Hans Bethe was the first to figure out the details of how stars work. His insight remains one of the foundations of modern astrophysics: that a sequence of specific nuclear reactions in the hot, dense gas at the center of the Sun and other stars releases the energy that makes them shine. The same nuclear interactions synthesize the chemical elements that comprise the Earth --- and us. The measurement and calculation of those reaction rates has kept countless grad students busy for decades since Bethe came up with the key idea in the late 1930s. He was awarded a Nobel prize (1967) for this and other research in atomic and nuclear physics.
In the course of my undergraduate work I remember studying Bethe and Salpeter's text Quantum Mechanics of One- and Two-Electron Atoms. It is a meticulous and precise map of a path through the thickets of horrendously complex calculations needed to understand, in full detail, the simplest of the elements. In a less serious context, Bethe's name also appears on an important nuclear physics paper written in the 1950s by George Gamow and Ralph Alpher --- research which Bethe was not actually involved with at all. But Gamow insisted on listing him as a co-author, and Hans acquiesced. The paper has become famous in astrophysical circles as "Alpher, Bethe, and Gamow" --- pronounced, of course, like the first three letters of the Greek alphabet.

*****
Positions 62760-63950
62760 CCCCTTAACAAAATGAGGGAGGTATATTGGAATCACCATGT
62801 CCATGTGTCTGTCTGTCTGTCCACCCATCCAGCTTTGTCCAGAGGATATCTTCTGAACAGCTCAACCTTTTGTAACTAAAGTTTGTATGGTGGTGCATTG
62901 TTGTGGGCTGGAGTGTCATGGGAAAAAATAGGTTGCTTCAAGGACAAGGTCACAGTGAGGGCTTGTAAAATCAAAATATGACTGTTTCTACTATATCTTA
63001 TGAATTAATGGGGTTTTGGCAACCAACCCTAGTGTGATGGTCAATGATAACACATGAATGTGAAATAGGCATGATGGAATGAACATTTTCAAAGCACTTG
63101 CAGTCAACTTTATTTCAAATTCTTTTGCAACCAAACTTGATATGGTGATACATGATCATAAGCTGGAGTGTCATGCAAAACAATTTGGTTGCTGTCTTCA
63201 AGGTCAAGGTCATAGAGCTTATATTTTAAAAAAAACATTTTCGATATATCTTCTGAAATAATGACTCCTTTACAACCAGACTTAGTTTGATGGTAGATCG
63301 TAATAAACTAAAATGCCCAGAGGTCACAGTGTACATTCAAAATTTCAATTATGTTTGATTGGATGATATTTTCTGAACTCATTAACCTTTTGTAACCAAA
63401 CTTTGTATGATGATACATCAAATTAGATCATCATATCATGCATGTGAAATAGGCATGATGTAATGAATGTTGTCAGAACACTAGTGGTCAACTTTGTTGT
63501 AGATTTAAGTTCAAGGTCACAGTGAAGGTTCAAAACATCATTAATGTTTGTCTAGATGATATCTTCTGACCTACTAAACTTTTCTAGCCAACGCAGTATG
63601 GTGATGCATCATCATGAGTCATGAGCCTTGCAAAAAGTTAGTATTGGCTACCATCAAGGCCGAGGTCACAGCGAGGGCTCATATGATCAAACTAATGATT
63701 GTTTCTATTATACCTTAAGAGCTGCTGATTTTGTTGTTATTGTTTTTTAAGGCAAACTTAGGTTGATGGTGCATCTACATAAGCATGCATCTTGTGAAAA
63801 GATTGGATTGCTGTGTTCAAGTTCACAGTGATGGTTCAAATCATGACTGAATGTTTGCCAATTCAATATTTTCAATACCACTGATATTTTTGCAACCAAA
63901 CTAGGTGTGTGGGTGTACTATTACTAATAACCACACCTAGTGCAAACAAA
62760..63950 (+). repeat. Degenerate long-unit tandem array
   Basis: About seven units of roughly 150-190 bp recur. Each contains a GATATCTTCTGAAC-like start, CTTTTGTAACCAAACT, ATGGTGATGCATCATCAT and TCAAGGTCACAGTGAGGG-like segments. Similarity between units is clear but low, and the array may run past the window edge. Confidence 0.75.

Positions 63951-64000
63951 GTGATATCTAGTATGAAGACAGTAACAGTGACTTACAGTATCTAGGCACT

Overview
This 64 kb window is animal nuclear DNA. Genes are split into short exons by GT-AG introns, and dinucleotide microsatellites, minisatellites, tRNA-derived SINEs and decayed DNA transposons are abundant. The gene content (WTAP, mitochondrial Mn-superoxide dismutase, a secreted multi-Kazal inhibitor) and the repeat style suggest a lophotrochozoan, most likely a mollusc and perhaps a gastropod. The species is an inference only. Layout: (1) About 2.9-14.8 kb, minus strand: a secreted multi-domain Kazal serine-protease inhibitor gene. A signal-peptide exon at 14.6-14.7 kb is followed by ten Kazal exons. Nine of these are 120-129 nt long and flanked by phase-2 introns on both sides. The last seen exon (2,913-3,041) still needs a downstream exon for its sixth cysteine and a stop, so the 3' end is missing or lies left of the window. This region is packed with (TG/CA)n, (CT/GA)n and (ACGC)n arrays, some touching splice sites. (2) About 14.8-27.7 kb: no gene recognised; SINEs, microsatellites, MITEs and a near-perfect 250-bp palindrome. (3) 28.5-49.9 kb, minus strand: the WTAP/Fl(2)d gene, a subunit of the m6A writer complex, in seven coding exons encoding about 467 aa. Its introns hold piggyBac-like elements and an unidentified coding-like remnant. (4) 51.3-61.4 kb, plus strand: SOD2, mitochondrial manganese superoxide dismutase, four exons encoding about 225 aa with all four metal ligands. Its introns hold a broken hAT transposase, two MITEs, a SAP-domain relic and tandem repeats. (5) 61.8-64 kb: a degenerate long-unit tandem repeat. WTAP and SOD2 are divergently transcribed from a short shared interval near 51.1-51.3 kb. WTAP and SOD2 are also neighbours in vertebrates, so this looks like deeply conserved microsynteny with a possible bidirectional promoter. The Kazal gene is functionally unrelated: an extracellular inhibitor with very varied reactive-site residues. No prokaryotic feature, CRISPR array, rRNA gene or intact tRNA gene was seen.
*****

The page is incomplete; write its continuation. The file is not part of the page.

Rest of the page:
Circa 1973 Bethe visited Rice University, where during one of his talks I snapped the above photo of him.
|Hans Albrecht Bethe (1906-2005) --- Stellar Performer|
(I used a subminiature Yashica Atoron camera and 8mm Tri-X film; click on the image for a higher resolution version. See also HighPrecision (16 Jul 2002), EssentialElements (4 Feb 2003), FredHoyle (25 Sep 2004), HannesAlfven (16 Oct 2004), ...)